The Most Dangerous Game

The Most Dangerous Game Summary and Analysis of Part II


When Rainsford wakes it is late afternoon. Energized by his rest, he begins to search for the source of the pistol shots. Rainsford is perplexed by the fact that anyone would even be on the island, as it is such a remote place. He begins to explore the island by walking along the shoreline.

It isn’t long before he finds evidence of an animal disturbance. He surmises from crushed plants and a spent cartridge that the animal that was shot down must have been quite large. It is also clear to him from the number of shots that the animal had resisted its ultimate demise. He finds footprints, and follows the trail, eager to find their source before nightfall.

In the midst of the darkness Rainsford spots lights. At first he thinks that he must have found a village because there were so many lights. As he approaches he realizes that he has, in actuality, stumbled upon a large building. The chateau is located on the edge of a cliff. So unexpected was the sight before him that Rainsford actually thinks he is seeing a mirage.

Rainsford walks up to the front door and knocks. Rainsford finds himself face to face with an enormous, black-bearded man. The man had a revolver at his side, pointed at Rainsford’s chest. Rainsford tries to explain that he had fallen of a yacht and was no threat. He tells the ominous man that he is from New York City, a visitor in this part of the world. The man does not react to Rainsford’s words. Confused by the lack of response, Rainsford repeats himself once again. Suddenly, the man’s arm goes up in a military salute. Another man was approaching from inside the house.

The second man politely introduces himself to Rainsford and appears to already know who he was. The man was familiar with one of Rainsford’s hunting books about snow leopards in Tibet. He then introduces himself as General Zaroff. Rainsford finds Zaroff to be charming. Zaroff is a tall man with white hair, black eyebrows, a black moustache, and black eyes. Using a sign, the general instructs his assistant, the large man with the revolver, to put his gun away. He then apologetically explains that his assistant, Ivan, is deaf and dumb. Rainsford inquires as toward Ivan’s heritage. Zaroff explains that both he and Ivan are Cossacks. He then invites Rainsford into the house.

Rainsford is led to a lavish room by Ivan. A suit from a fine London tailor is provided for him to wear to dinner. At dinner, he finds a magnificent room full of signs of wealth. In addition, there are numerous heads mounted on the wall.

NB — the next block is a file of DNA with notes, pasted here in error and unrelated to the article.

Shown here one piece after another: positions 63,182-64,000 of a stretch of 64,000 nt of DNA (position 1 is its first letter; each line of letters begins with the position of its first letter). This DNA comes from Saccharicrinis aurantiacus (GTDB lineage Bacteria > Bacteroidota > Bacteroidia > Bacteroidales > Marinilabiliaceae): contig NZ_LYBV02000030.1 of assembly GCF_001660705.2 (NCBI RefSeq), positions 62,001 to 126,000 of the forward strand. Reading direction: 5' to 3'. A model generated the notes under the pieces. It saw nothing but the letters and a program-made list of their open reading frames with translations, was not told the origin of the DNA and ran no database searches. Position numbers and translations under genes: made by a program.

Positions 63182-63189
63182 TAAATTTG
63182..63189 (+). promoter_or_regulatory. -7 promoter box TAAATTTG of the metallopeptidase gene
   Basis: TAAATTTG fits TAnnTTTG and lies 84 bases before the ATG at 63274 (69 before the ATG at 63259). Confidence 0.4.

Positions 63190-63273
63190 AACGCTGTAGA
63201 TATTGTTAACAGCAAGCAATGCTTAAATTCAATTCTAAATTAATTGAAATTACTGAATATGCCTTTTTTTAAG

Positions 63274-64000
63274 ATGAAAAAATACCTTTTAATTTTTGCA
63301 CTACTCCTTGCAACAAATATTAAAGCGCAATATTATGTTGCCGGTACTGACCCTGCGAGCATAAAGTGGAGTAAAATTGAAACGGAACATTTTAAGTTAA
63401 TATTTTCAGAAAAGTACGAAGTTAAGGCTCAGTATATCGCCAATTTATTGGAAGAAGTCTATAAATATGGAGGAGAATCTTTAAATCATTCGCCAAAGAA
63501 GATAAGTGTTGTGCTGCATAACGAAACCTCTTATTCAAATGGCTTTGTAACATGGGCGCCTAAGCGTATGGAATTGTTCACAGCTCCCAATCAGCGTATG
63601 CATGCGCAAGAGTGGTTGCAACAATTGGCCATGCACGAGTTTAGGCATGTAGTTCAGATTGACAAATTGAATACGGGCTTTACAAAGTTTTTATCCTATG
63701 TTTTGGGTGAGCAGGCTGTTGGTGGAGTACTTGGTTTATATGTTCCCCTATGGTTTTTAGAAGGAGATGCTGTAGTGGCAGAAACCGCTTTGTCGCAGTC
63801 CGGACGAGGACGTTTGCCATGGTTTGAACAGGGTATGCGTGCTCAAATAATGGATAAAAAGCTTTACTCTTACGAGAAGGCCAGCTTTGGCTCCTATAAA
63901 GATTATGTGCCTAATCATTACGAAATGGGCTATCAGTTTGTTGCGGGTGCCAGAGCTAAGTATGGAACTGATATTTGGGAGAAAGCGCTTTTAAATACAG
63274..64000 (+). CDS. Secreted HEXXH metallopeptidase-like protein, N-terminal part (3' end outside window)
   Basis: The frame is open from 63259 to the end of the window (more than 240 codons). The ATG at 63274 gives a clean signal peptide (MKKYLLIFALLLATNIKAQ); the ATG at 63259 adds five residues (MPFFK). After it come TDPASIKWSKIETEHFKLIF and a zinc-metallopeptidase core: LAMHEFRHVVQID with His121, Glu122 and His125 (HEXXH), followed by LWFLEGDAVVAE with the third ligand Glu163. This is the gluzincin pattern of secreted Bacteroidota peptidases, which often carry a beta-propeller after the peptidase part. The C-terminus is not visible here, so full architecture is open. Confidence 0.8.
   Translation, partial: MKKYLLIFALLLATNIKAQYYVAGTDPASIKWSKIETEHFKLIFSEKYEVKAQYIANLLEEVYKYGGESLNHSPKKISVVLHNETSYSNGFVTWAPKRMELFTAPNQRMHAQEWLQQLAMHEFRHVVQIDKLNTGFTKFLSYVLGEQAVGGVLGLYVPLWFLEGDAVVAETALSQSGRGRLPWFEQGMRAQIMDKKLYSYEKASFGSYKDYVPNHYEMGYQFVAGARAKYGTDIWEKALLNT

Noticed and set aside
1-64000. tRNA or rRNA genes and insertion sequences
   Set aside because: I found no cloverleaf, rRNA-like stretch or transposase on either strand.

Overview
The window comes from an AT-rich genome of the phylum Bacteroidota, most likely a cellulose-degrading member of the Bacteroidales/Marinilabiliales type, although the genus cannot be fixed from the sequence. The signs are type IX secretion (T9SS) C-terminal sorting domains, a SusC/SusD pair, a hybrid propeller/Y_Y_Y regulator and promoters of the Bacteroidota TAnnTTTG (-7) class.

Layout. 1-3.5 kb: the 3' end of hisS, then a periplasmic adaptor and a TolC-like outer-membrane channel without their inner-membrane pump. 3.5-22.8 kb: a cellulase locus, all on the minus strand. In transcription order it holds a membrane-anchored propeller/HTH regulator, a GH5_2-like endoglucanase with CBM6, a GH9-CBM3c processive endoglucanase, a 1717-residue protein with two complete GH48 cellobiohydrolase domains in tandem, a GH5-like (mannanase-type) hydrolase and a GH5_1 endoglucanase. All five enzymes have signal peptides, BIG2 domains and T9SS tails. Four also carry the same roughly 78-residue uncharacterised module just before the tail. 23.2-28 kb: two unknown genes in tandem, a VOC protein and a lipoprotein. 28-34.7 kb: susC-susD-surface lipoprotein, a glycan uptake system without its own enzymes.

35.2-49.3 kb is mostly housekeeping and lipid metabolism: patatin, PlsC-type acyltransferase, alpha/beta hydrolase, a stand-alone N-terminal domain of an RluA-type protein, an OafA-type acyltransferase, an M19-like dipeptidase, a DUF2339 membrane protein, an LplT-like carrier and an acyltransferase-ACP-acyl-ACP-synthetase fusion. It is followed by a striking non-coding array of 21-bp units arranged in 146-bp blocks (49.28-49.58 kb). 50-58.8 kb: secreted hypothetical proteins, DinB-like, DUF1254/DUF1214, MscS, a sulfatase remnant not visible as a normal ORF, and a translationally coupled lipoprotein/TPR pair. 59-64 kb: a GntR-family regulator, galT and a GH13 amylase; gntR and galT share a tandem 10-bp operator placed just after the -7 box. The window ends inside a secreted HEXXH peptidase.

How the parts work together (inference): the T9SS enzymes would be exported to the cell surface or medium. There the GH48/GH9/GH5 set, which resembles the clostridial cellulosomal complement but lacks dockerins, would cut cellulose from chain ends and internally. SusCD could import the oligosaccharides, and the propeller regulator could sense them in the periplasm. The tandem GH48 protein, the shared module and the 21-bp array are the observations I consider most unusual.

Zaroff offers Rainsford a cocktail, inviting him to sit at the table. While eating borscht and other delicacies, the two men converse. Zaroff asks Rainsford if he thinks that the champagne had been tainted by the trip across the ocean. Rainsford says no, all the while admiring the generosity of his host.


Rainsford demonstrates his prowess as a hunter by following the trail left by the animal he had heard the night prior. It is important to note that his pursuit of the trail is driven by his love of the sport. His passion is what ultimately comes into question through his encounters with Zaroff. In this portion of the story, Rainsford is clearly playing the role of the hunter. He is in pursuit of both knowledge and downed prey.

The revelations that Rainsford are about to receive are symbolized by his trek from the darkness of the forest to the bright lights of Zaroff’s mansion. Much to his surprise, however, he is greeted by the barrel of a gun at the door of the bright house. Suddenly, Rainsford is thrust into the position of the cornered prey. His attempts at connecting on the level of civilization are in vain as the man at the door, Ivan, is not able to speak or hear.

When Zaroff walks in, another slew of contradictions is presented. Zaroff represents the crème-de-la-crème of society. He is well-read, finely dressed, and socially graceful. Zaroff parallels the finery of his house, whereas Ivan is more closely associated with the jungle that abuts the aforementioned house. In addition, Zaroff presents his own set of contradictions that are foreshadowed by the symbolic contrasting colors of his hair, his demeanor, and his ethnic heritage. These first hints of conflict are further fleshed out as the story progresses.

Rainsford is quickly shuttled to a room worthy of a king. The transition from man-overboard, lost in a jungle to esteemed guest is so seamless that Rainsford doesn’t realize that something is off until much later. The fine champagne and exquisitely tailored suits help Rainsford feel at home in a place that is clearly not in a hospitable, well-known locale.

In sum, this portion of the text sets the stage for the pivotal plot point that is to come. The seemingly illogical turn of events raises a series of questions that are later answered in the most unexpected of ways. In other words, this passage serves an important role in building the suspense by creating a highly unpredictable situation.